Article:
Lawyer: Appellants’ renunciation valid in law

  • Nation
  • Tuesday, 11 Nov 2003

PUTRAJAYA: A lawyer has argued that any law that regulates in any way the renouncing or changing of faith by a Muslim is inconsistent with the fundamental right to freedom of religion as enshrined in the Constitution. 

In an apostasy case involving four people from Kelantan, counsel Malik Imtiaz Sarwar, who made the submission before a five-man panel made up of Chief Justice Ahmad Fairuz Sheikh Abdul Halim, Federal Court judges Justices Mohd Noor Ahmad, P.S. Gill and Rahmah Hussain and Court of Appeal judge Justice Richard Malanjum, said: 

“The freedom to profess and practise faith necessarily in- cludes the freedom to renounce and change a given faith. 

“The appellants’ renunciation of the Islamic faith is valid in law and fact,” Malik said, adding that such freedom was available to all persons including adult Muslims. 

Malik was representing Mat Yaakub Ismail, 56, Kamariah Ali, 51, and Daud Mamat, 72, who finished serving two-thirds of a three-year jail sentence imposed by the Kota Baru Syariah Appeals Court on Nov 19, 2000, for contempt of court after they failed to attend repentance classes. 

Kamariah’s husband Moha- mad Ya was a co-appellant but he died last month at the age of 57. 

The appellants named the Kelantan Islamic State Religious Council and the Kelantan government as respondents in their appeal.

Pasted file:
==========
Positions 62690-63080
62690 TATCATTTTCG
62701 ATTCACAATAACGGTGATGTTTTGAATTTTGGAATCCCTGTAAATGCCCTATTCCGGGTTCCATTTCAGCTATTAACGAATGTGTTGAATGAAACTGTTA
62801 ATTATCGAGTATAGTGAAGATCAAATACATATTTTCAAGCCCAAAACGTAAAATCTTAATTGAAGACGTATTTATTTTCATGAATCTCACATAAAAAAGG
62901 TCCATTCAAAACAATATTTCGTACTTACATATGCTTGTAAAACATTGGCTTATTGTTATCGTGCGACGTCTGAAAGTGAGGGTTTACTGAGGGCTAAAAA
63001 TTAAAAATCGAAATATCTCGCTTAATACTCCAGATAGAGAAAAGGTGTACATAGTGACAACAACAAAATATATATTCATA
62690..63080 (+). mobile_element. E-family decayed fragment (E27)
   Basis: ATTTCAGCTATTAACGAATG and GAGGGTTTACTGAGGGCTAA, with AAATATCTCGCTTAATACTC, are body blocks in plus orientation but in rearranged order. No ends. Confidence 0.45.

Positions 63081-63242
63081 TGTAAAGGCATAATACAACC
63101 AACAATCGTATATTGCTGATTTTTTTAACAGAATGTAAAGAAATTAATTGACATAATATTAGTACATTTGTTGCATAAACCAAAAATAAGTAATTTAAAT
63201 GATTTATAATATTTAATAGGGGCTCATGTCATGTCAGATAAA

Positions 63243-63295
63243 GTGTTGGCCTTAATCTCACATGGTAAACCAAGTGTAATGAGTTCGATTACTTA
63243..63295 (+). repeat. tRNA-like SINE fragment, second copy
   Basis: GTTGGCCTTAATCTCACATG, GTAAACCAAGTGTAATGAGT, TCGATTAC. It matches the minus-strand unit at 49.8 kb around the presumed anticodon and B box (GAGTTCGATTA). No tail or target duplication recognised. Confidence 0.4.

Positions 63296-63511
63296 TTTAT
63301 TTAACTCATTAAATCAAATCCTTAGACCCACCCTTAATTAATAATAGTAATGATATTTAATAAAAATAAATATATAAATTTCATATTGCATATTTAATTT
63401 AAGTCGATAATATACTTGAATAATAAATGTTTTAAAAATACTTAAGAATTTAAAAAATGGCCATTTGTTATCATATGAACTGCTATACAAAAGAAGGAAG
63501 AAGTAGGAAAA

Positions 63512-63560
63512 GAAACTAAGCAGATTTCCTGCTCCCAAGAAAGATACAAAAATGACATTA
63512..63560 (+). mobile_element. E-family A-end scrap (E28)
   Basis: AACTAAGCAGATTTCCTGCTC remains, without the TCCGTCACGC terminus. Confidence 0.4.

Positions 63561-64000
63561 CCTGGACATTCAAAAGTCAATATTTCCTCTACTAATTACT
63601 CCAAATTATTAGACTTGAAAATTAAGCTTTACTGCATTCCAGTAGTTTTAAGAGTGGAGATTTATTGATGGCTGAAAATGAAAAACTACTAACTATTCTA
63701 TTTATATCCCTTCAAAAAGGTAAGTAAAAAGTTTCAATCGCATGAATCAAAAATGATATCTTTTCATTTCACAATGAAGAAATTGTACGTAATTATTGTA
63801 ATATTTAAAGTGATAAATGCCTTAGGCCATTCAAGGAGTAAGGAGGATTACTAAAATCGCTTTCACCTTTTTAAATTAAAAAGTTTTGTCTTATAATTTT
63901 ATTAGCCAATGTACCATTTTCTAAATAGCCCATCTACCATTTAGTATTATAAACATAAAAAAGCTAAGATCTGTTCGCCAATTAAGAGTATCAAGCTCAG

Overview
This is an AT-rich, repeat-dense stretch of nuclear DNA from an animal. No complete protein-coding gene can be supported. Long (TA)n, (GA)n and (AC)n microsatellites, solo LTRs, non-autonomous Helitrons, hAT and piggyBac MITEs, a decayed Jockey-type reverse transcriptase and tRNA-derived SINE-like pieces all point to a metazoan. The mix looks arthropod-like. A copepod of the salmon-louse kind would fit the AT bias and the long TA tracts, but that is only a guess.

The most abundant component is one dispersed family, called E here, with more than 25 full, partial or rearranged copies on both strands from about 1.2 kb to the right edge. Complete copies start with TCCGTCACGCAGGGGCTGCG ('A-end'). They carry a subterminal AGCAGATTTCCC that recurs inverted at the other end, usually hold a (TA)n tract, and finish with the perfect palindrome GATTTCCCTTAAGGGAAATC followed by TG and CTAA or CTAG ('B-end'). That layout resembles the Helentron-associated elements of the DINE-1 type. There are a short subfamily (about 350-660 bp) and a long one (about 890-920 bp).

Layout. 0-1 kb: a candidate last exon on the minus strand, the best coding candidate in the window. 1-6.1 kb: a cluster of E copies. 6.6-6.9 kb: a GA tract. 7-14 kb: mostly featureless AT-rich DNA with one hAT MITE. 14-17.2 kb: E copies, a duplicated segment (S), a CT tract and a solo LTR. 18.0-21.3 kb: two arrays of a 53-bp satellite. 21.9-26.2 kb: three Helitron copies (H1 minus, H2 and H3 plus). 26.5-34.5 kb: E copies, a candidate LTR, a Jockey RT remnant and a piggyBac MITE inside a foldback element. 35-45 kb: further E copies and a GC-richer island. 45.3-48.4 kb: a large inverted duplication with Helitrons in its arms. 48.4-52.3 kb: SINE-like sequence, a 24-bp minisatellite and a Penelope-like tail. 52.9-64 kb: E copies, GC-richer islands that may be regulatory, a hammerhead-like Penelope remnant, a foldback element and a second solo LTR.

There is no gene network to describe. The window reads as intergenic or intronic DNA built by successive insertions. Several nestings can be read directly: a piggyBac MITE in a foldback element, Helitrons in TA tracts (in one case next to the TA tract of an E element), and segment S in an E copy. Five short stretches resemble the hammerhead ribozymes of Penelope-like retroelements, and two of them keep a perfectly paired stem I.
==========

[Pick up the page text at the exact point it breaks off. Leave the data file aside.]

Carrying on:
The four obtained leave from the Federal Court on Nov 5, last year, to appeal against the Court of Appeal’s decision that their detention for repentance classes pending an official confirmation of their renunciation by the Syariah Court was constitutional. 

The Court of Appeal had also dismissed their appeals to be released from the Pengkalan Chepa prisons which they claimed were unlawful detentions, saying that the section of the Islamic law used by the Syariah High Court to convict and sentence them was in tandem with provisions of the Federal Constitution. 

Kelantan Islamic authorities had accused the four of indulging in “deviant” activities in 1992. 

In 1996, they were ordered by the Syariah Appeals Court to attend repentance classes. They refused, and were charged in November 1999 with contempt of court.  

They were found guilty and sent to jail. 

However, when their defence was called before the Syariah Appeals Court in November 1999, the four declared they were no longer Muslims, and as such the court had no jurisdiction over them. 

The Syariah prosecutor then laid an additional charge of “attempting to leave Islam” against them. 

Hearing continues today.  

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